Irony in Remarque 's, All Quiet on the Western Front Some historians and people describe World War I as “The Great War,” a label that must be ironic to those who have fought it and lost their friends and family. Erich Maria Remarque 's novel, All Quiet on the Western Front, narrates the lives of several young soldiers, Paul, Tjaden, Albert and Müller, among others, who enlisted to defend the German lines. Their schoolteachers encouraged them to enlist by stressing the nobility of and courage in serving and protecting the nation. However, deep in the trenches, Paul and his friends rapidly learn the difference between what they had been taught about the war and what the war itself has taught them.
In the book All Quiet on the Western Front, by Erich Maria Remarque, is about a group of German schoolboys who enlist to fight in WWI. It is told by one of the characters, Paul’s, perspective. The boys don’t have anything to go back to after the war. The author is a German veteran, and talks about his experience on the front, through the book. Their teacher, who convinced them to join, said it was good fighting for your country.
At the beginning of the film it shows how Germany is a prideful country because they held a parade as a celebration for their soldiers that were going out to fight for their country. In the scene All Quiet on the Western Front (1930) it displayed the feelings and combat experiences through out the whole film but mainly of those students that were encouraged by their professor to join the army and go fight in the World War 1. A few of those students that soon became soldiers were very scared of the thought of going to war, but it is clearly shown that they felt peer pressured by their friends and classmates. Many were excited to go fight for their country, although many did face a lot of bad experiences and most of them did not make it through the whole war due to infections and getting killed during combat.
Personal view of O'Brien's anecdote:“If I Die in a Combat Zone…” In "If I die in a Combat Zone: Box Me Up and Ship Me Home", Tim O’Brien gives the readers a unique insight into the Vietnam War from a soldier’s perspective. He uses dark humor to describe his firsthand experience of combat and the feelings of fear, bravery, and loss. Drafted into the war, O’Brien begins his journey in a training camp in Washington, making a close comrade who shares similar views with him. During his time at the camp, he considers the senselessness of the war and thinks of fleeing the country with his comrade, Erik.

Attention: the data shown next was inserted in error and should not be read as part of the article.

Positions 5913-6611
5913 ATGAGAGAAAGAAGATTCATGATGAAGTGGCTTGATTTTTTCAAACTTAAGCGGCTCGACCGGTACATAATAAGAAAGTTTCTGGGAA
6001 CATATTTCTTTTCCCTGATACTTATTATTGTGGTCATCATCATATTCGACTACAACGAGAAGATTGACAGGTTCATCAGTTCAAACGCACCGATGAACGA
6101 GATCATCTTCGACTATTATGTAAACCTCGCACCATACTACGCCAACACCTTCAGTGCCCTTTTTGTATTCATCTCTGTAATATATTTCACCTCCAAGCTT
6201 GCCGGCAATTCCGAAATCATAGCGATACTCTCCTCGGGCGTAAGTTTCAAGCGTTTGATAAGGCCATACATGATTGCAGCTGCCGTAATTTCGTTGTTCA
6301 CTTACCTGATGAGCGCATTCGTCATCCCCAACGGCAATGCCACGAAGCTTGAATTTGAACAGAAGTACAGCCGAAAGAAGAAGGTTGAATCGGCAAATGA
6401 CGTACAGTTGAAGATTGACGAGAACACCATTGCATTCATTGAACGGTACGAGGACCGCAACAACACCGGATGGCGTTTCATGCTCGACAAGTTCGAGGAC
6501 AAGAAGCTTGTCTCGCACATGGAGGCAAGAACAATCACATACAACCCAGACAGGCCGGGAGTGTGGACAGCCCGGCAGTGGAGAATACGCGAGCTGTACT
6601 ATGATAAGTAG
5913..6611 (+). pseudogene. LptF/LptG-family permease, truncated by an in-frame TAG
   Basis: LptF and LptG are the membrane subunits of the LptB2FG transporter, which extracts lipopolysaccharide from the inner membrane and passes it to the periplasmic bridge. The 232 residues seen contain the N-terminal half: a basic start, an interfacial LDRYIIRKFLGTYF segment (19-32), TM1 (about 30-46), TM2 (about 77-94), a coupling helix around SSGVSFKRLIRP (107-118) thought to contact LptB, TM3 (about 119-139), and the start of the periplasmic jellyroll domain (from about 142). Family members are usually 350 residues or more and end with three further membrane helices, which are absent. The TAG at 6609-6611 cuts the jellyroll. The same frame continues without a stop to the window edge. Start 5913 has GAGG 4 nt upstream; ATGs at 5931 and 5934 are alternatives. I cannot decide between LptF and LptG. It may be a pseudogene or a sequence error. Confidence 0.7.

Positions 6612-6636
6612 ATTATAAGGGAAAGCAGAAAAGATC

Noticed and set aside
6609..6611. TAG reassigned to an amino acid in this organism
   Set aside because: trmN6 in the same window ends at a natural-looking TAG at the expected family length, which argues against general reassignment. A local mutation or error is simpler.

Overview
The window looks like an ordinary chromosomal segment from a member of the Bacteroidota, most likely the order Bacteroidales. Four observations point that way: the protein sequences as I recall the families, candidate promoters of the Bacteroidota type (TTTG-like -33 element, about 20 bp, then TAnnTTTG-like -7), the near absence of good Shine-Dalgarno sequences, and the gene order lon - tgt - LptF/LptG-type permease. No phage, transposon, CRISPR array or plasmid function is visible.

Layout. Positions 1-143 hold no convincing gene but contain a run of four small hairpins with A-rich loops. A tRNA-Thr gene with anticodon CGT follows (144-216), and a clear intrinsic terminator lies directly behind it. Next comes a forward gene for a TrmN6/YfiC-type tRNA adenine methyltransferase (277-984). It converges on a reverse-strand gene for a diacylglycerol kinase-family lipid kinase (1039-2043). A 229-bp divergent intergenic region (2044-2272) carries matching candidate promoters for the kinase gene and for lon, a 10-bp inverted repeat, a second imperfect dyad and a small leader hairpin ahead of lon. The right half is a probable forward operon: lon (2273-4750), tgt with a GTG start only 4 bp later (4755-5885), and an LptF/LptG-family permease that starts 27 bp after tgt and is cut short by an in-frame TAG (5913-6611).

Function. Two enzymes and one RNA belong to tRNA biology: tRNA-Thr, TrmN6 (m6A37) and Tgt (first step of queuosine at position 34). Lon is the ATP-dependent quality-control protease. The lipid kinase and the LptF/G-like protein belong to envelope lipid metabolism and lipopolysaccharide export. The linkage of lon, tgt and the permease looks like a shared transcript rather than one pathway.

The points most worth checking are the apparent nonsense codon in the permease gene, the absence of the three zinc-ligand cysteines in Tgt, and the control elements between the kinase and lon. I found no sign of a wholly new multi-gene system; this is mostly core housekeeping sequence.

There Werner excels in his physics and is chosen by his professor, Dr. Hauptmann, to help create a radio tracking device for the German army. At school, he meets his only two friends: Fredrick, his bunk buddy, Frank Volkheimer, who is known to be a “Giant”. Although Werner was given the opportunity to go to school, he drastically started to change. When Frederick was being “bullied” Werner didn 't stop them, instead, he followed their lead. Through the school, his sister’s, fear of him changing had started to come true.
She and Ishmael bond when he visits the UN to share his story of being a boy soldier laura invites all the children from the assignment of responsibility back to her home at the conclusion of the conference. For Ishmael, Laura represents an outsider who truly cares about the fate of the children in war torn countries. She listens to an honors there stories and teaches them how to share to stories with the world. Ones Ishmael returns to sierra Leone, Laura rights often and sends him money. When Ishmael escapes the country, he makes his way to his the US and laura becomes his support mother like with Esther and Tommy , Laura’s tender felling and unconditional love allow Ishmael Beah began to trust him again and gravel the way for his bright future.
Set in Gulu, Uganda Jacob, Paul, and Tony are excited to start a new year at George Jones Seminary for Boys. But that ends when they are awakened by gunshots, and forced to be soldiers by the LRA. However, these boys will do anything to protect their comrades, their family. Mckay uses the title War Brothers to reveal the forged through wars. The development of the relationship between Jacob and Norman shows us that family is more than who you’re related to.